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IBJ's Schouten promoted to managing editor

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Incoming IBJ Editor Greg Andrews this week announced the appointment of Cory Schouten as managing editor.

Schouten, 31, joined IBJ as a reporter in 2006 after stints at the Sarasota Herald-Tribune and the Arizona Republic. The Indianapolis native and Indiana University graduate currently covers the real estate beat, writes the Property Lines real estate blog and appears on business news updates for Fox59, IBJ's newsgathering partner.

Schouten also serves as a member of the board of governors of the Society of American Business Editors and Writers, treasurer of the Indianapolis Press Club Foundation and an adjunct lecturer at the School of Journalism at IUPUI.

Andrews, the newspaper's managing editor since 2005, will succeed Editor Tom Harton in March. Harton announced plans to step down in March after 22 years on the job.

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  • Congrats!
    Congrats!
  • Congrats Cory!
    Much deserved!
  • Congratulations
    Congratulations Cory! Here's to a successful run with you and Greg at the helm of the IBJ.
  • Congratulations
    Cory...congratulations on the ME position! Great news from one IU guy to another! David
  • Good for you
    Congratulations Cory...I also enjoy Property Lines, and have followed and enjoyed your coverage on a lot of stories. Continued success.
  • me, too!
    What PJ said! (But I'll say it, too.) Congratulations, Cory! Good luck! And...I hope you get someone good to take over the Real Estate blog if you won't be able to continue it yourself. :-)
  • Congratz!
    Great News! Congratz Cory! This will be a great change. I hope you'll still be doing Property Lines, or hand that over to someone, that's one of my favorite blogs!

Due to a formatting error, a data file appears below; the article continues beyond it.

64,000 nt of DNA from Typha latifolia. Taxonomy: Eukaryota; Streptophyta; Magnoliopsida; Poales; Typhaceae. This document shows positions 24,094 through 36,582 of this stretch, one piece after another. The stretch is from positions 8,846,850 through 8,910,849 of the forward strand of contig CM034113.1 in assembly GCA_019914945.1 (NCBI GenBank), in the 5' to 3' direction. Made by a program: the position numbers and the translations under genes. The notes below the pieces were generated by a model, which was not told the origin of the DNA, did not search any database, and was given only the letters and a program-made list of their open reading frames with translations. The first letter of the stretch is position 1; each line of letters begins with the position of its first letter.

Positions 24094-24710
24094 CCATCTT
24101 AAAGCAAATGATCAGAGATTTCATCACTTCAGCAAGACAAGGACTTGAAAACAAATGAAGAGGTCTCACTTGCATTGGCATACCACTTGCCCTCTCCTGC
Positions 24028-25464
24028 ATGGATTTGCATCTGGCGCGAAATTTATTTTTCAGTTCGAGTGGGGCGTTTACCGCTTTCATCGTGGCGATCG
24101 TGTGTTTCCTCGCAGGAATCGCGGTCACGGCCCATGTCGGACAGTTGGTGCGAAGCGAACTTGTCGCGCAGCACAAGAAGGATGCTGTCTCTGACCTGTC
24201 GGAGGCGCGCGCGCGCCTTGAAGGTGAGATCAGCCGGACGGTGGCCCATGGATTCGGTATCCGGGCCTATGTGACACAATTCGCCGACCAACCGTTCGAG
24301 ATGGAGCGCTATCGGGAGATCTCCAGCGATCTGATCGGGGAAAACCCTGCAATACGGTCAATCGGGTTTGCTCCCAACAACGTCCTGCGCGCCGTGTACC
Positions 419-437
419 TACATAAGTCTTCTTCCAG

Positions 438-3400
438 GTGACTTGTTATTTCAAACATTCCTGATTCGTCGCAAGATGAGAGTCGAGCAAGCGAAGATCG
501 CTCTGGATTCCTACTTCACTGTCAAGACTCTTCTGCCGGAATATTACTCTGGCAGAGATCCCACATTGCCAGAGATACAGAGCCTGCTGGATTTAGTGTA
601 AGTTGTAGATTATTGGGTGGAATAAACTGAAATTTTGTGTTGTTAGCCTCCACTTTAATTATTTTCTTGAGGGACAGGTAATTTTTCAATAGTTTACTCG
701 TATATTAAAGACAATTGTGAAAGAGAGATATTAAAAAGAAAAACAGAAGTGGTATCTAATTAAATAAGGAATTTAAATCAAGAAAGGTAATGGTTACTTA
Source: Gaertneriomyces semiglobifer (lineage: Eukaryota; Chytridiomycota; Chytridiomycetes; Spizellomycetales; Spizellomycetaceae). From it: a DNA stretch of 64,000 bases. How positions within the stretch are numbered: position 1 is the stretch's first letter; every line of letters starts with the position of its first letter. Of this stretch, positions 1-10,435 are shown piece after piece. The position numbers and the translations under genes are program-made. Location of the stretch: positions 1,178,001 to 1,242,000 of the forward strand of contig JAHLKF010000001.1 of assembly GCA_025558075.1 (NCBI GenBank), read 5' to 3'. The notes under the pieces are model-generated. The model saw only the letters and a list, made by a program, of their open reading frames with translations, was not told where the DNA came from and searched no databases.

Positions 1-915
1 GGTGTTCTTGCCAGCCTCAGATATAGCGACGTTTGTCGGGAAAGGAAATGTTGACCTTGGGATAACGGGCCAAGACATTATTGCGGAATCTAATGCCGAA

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  1. How can any company that has the cash and other assets be allowed to simply foreclose and not pay the debt? Simon, pay the debt and sell the property yourself. Don't just stiff the bank with the loan and require them to find a buyer.

  2. If you only knew....

  3. The proposal is structured in such a way that a private company (who has competitors in the marketplace) has struck a deal to get "financing" through utility ratepayers via IPL. Competitors to BlueIndy are at disadvantage now. The story isn't "how green can we be" but how creative "financing" through captive ratepayers benefits a company whose proposal should sink or float in the competitive marketplace without customer funding. If it was a great idea there would be financing available. IBJ needs to be doing a story on the utility ratemaking piece of this (which is pretty complicated) but instead it suggests that folks are whining about paying for being green.

  4. The facts contained in your post make your position so much more credible than those based on sheer emotion. Thanks for enlightening us.

  5. Please consider a couple of economic realities: First, retail is more consolidated now than it was when malls like this were built. There used to be many department stores. Now, in essence, there is one--Macy's. Right off, you've eliminated the need for multiple anchor stores in malls. And in-line retailers have consolidated or folded or have stopped building new stores because so much of their business is now online. The Limited, for example, Next, malls are closing all over the country, even some of the former gems are now derelict.Times change. And finally, as the income level of any particular area declines, so do the retail offerings. Sad, but true.

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